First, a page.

By Dr. Gulom Godfrey James
Following the detection of the first case of coronavirus (COVID-19) in sub-Saharan Africa and indeed in Africa's most populous country, Nigeria, the coronavirus is increasingly showing its potential of becoming a global pandemic. It has spread unpredictably beyond its original epicenter in China where it was first declared on December 31st, 2019.
The outbreak has now spread to all continents and with more than 75 countries reporting confirmed cases and clusters of diseases.
China, the epicenter of the outbreak and still the worst hit, announced its lowest number of new cases since late January, with 125 new cases in the past 24 hours and 31 deaths, bringing its totals to more than 90,000 and 3,100 deaths. The country has pledged to help others hit by the outbreak, offering advice to Ira, which has 1,501 confirmed cases and 66 deaths, while South Korea continues to expand its testing in coronavirus hit areas.
The infection is now rising faster abroad than in China, as the country's drastic measures, including quarantining some 56 million people in Hubei since late January, appear to be paying off.
In sub-Saharan Africa one of the world's most vulnerable regions with limited screening capacities and ability to cope with the outbreak, whether it's a matter of faulty detection, climatic factors or simple fluke, the remarkably low rate of coronavirus infection, continue to puzzle and worry.
To- date, only five cases of coronavirus infection have been officially reported in Africa so far. However, no country in Africa or continent is safe, with Egypt, Algeria, Morocco, Tunisia, Nigeria and Senegal confirming one case each with No deaths. Nigeria and Algeria got their first coronavirus cases through Italian patients, Senegal has recorded its first coronavirus through a French carrier, morocco got its first case from an Italian national and Tunisia also have one case of a national who recently returned from Italy.
Most of the deaths reported so far have been in old people or those with the compromised immune system, this is worrying for Uganda where we have been grappling with HIV/AIDS for decades. The risk would not be very high with people living positively with HIV who have undetectable viral loads and diligently swallowing their highly active antiretroviral therapy (HAART) medications but to those who default in taking their medications.
As per 28th/Feb/2020, the Director-General at the World Health Organisation (WHO), Dr. Tedros Ghebreyesus upgraded the global risk from high to very high and said the COVID-19 outbreak has reached a ‘decisive point' and has pandemic potential. While sub-Saharan African country Nigeria has had a confirmed case, at least 25 other African countries including Uganda have alerted the WHO of suspected cases, but all are either pending or have resulted in negative tests- a remarkable fact- considering the strong integration between the African and the Chinese markets.
Due to the nature of the virus- the disease long incubation period, asymptomatic transmission as a result of late in the incubation period and hence can spread before the patient gets symptoms, and the number of false negatives associated with testing, health officials have declared that a global pandemic is inevitable.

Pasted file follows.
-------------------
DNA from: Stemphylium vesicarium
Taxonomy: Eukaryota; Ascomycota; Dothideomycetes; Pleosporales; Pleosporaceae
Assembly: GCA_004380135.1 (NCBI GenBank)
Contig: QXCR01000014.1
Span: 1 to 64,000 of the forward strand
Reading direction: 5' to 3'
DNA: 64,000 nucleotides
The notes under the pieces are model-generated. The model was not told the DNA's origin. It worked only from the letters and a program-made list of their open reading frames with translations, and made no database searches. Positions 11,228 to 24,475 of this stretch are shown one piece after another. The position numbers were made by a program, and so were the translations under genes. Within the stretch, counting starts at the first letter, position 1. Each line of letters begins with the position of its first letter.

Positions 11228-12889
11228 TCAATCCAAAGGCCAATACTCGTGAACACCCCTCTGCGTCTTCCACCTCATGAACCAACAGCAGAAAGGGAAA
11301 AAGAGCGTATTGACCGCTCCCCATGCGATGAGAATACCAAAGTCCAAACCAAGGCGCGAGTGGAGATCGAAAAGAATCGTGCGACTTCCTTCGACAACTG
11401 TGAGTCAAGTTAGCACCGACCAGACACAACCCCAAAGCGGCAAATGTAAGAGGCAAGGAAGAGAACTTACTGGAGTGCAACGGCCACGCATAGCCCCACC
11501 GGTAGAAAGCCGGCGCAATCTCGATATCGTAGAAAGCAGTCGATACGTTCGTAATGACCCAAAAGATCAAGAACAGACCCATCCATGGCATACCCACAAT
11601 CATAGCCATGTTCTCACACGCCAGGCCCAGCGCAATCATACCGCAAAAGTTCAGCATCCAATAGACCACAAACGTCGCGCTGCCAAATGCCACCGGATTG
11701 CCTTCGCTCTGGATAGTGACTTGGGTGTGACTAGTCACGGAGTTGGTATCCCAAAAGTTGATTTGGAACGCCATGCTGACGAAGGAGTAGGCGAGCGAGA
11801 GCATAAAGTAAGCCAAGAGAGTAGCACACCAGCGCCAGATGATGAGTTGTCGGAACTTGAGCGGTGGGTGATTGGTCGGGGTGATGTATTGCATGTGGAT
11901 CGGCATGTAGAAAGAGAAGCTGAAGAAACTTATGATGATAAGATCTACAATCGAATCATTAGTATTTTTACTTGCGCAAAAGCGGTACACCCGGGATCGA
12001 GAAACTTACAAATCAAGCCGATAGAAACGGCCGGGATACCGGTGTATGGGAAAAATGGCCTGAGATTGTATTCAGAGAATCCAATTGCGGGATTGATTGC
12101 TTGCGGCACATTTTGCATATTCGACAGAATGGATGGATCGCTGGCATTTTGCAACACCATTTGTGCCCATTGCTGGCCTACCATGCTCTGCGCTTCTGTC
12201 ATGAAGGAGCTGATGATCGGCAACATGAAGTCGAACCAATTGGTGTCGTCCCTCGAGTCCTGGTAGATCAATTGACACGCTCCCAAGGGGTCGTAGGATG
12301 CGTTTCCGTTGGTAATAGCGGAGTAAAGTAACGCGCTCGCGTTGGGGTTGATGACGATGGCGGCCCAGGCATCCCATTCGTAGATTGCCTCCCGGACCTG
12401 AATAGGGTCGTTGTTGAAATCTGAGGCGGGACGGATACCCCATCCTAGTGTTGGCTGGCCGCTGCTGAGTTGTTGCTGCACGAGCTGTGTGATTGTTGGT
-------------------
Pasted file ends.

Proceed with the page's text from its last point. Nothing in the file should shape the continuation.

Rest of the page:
As of 03/03/2020, Uganda had no confirmed cases of COVID-19 and the 10 people who were reported by the Ministry of Health to be having signs and symptoms of the disease all tested negative. A total of 695 travelers, of these 488 are Chinese and 143 Ugandans have so far been put on self-quarantine for follow up and close monitoring, only 280 persons have completed the 14 days of the self-quarantine.
During a media briefing on 27th of February, the WHO Director-General posed the following vital questions which as a country we should be thinking about critically;
- Are we ready for the first case? What will we do when it arrives?
- Do we have an isolation unit ready to go?
- Do we have enough medical oxygen, ventilators, and other vital equipment?
- How will we know if there are cases in other areas of the country?
- Is there a reporting system that health facilities are all using, and a way to raise an alert if there is a concern?
- Do our health workers have the training and equipment they need to stay safe?
- Do our health workers know how to take samples correctly from patients?
- Do we have the right measures at airports and border crossings to test people who are sick?
- Do our laboratories have the right chemicals that allow them to test samples?
- Are we ready to treat patients with severe or critical disease?
- Do our hospitals and clinics have the right procedures to prevent and control infections?
- Do our people have the right information? Do they know what the disease looks like?
- Are we ready to fight rumours and misinformation with clear simple messages that people can understand?
- Are we able to have our people on our side to fight this outbreak?
These are the questions that will make or create the difference in any confirmed case management whether its 1 or 1000 cases. In case the answer to any of the questions is no, then Uganda will be deemed as having a gap that this coronavirus will exploit.
We may even need to request for coronavirus clearance certificate before letting any foreign national in.
Research Associate -Clarke International University (CIU)/Clinical Director- Lugei Foundation Uganda